Danny: honestly, if it weren’t for the fact that everyone in the band is such a real one, maybe I would be more nervous. There are definitely times I doubt myself but everyone is very encouraging. Even if I don’t understand complex music theory, years of experience does get you somewhere, and I’m never afraid to ask questions. I guess the vocalist is kind of a good place in a band for no classical training, all drama. I am aware that I bring something to the band that none of the other members have, and the same is true for everyone else of course. A lot of times I am in shock that I get to work with some of the best out there at their instrument….but I have to humbly conclude that I belong too, haha.
Kevin: I personally feel that Dan has a very unique skill set when it comes to vocals… and I have a music degree! There’s an idea that scream/growling vocals are always going to come across as super droney, monotonous, and usually unintelligible. This really isn’t the case with Danny’s vocals. I’ve found that there are many dynamics and tonal shifts that someone who isn’t a super innate and experienced musician would ever execute, trained or not. As someone who’s played with dozens upon dozens of super trained musicians, I find that they’re really much easier to follow musically than almost any of them.
Nu Jazz
Danny Orlowski singing with Nu Jazz at Trans Pecos, Brooklyn, NYC, March 4, 2022
Who are some of the inspirations for Nu Jazz for you all?
Danny: I have a specific idea of what I want “jazzcore” to sound like, and I haven’t found anything that is 100% it yet, so I want to make it. But some that have good elements are: John Zorn, 16-17, Mr. Bungle, ephal duath, painkiller, Zu, starfuckers, psychofagist… the hardcore part of my influence is definitely early 2000s hardcore.
Ray: This will come as a surprise to exactly no one who knows me, but one of my biggest influences in Nu Jazz and life is the legendary Japanese musician Ryuichi Sakamoto whose work has guided me through almost every endeavor. There are certainly other influences, but Sakamoto’s is the greatest felt; due to the fearless piano/composer FIRST attitude he brings to all of his work. This is a man who has incorporated every genre imaginable, including ones he arguably invented, into his craft. Who has consistently innovated as a composer, a player, a collaborator, and an artist. Sakamoto brings a certain sophistication to everything he does, and as a pianist is one of the most innovative and influential players to this day. However, he has consistently been able to maintain a distinct Pop sensibility to his music, allowing his work to be accessible to both musical elites and “normal” people (I despise the concept that anyone should need to explain why a work of art is good.) I think it’s his constant reminder of Pop’s unique power to influence and bypass all of the normal barriers of experimental music that has made Sakamoto such a tremendous influence on my work and life.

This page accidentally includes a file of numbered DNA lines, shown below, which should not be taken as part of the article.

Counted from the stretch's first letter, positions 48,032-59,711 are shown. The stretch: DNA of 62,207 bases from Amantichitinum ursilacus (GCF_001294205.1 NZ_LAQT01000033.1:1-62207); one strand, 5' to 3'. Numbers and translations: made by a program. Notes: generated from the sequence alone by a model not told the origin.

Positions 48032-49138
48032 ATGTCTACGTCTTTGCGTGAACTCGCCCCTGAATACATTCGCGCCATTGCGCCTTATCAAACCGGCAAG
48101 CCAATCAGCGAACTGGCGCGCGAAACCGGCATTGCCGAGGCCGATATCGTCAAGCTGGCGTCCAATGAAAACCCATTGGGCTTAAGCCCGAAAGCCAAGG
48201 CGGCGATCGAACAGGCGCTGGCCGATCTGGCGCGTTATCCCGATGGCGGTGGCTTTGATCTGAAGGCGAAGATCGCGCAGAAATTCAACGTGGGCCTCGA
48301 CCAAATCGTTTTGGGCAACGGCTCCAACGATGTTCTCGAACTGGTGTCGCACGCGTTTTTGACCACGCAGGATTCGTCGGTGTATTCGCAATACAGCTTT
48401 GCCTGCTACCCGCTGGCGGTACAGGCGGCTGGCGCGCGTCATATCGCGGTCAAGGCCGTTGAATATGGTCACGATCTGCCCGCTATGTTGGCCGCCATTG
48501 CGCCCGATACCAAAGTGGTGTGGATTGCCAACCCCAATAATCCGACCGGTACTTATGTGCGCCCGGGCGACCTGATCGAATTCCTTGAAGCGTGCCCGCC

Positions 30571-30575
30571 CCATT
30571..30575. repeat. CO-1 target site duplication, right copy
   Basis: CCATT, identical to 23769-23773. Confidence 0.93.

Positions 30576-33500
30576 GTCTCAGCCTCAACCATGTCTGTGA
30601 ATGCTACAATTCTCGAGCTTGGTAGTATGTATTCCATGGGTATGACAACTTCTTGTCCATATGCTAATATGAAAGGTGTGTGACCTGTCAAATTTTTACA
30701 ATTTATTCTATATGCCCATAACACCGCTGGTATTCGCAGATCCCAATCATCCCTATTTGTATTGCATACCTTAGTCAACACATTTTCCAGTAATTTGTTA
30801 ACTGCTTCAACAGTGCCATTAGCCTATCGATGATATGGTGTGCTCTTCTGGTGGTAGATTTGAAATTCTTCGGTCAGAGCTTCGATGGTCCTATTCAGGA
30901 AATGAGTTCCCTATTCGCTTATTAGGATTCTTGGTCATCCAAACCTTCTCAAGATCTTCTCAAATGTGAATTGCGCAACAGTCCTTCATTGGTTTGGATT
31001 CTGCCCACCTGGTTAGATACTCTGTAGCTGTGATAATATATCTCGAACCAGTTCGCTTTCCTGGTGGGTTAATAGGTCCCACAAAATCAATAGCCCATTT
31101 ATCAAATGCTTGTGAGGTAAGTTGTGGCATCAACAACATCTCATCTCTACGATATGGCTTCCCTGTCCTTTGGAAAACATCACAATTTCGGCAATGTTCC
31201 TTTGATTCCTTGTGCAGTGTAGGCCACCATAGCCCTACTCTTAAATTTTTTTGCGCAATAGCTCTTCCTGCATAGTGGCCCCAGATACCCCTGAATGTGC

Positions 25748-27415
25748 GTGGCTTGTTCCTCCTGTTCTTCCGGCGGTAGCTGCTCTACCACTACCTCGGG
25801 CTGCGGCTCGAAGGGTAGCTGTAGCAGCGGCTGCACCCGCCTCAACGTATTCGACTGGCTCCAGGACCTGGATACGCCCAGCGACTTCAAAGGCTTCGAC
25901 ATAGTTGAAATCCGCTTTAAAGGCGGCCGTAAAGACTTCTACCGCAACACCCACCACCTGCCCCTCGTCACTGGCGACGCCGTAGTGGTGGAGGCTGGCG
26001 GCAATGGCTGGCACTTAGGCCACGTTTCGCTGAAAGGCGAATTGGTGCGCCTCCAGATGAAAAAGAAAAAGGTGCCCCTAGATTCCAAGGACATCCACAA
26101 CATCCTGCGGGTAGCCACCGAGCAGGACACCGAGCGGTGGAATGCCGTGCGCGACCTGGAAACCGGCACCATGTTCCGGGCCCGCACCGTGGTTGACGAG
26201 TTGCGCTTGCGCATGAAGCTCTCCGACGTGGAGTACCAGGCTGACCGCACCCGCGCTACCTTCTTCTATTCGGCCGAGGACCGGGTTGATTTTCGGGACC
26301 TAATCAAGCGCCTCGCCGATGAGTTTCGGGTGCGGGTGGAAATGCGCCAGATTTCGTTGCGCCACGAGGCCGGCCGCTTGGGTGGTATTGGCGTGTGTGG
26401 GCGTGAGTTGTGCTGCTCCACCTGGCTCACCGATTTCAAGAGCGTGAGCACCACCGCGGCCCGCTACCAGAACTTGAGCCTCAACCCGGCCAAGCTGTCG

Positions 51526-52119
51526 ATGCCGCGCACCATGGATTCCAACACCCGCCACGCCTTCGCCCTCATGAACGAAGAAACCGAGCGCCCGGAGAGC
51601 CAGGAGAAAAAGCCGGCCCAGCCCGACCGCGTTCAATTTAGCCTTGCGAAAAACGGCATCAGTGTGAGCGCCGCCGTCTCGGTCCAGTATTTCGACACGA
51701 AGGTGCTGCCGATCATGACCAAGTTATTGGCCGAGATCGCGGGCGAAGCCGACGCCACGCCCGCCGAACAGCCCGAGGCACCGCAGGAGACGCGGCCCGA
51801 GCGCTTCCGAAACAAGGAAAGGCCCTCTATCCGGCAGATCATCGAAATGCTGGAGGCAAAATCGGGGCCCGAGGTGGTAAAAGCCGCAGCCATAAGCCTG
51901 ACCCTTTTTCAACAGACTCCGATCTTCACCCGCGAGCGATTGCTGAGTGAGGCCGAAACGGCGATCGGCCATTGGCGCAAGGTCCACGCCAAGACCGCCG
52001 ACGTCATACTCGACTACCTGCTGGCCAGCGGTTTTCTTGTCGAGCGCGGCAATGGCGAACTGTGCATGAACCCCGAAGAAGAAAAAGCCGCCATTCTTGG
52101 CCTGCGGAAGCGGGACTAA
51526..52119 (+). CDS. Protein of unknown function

Kevin: I deeply love and am inspired by the great jazz of the 20th century and today. Some of my biggest and earliest influences that have stuck with me throughout the years are Charles Mingus, Duke Elligton, Ornette Coleman, Miles Davis’s various bands, Roy Haynes, Andrew Hill, Charlie Haden, Billie Holiday, Dave Holland, Trane, Monk, Bird, Hermeto Pascoal, Keith Jarrett’s American Quartet and Quintet etc… Too many to name! In my mind these are the greatest artists of modern times and truly have defined most american culture that’s come since, maybe even regardless of medium. They just simply made the best damn music, period. I spent a lot of my adolescence going to punk and metal shows, which was popular in central and western Virginia, the area I grew up in. My mom actually introduced me to bands like The Minutemen, Black Flag, and Fugazi when I was only about 12 or 13. The intensity, aesthetic, and rhythmic qualities of that music has very much had an impact on the way I play and has become even more evident to me as I’ve gotten older. I’ve also been pretty influenced by the simple melodicism and emotional rawness of country artists like Kris Kristofferson, Willie Nelson, Lefty Frizzell, even George Strait! Hip Hop and Trap artists like Gucci Mane, Lil Boosie, and Waka Flocka all appealed to me a whole lot in my formative years for similar reasons as punk and metal. My father is also someone that raised me on very, very deep music. I mean stuff like War, Ali Farka Toure, Sly & The Family Stone, obscure jazz like Don Pullen & George Adams, even Primus, one of my all time favorites! I find that oftentimes I care less about genre and more about the music having a strong and well executed aesthetic going on, as well musical qualities like super rich rhythm and a warm bodied sound with a certain metallic toothiness to it. Hence why I love jazz, heavy music, og fusion, and trap music so much…. they all share these qualities.
Ryan: Having recently being welcomed into the group, there are a few sources that I feel that I can pinpoint, as well as channel for my own contributions. Listening to Nu Jazz, I hear a decisive sync between the worlds of heavily-improvised black musics (such as the likes of Ornette Coleman, The Art Ensemble of Chicago, Albert Ayler), psychedelic rock/funk (Pink Floyd, The Hendrix Experience, The Sound of Animals Fighting), and somewhat of a light sprinkling of Gigi Allin (respectfully). Beyond the musical influences, the atmosphere ping-pongs between subtle intimacy and acute rage, so I’d dare say that the 21st century and its unfolding may be the strongest inspiration.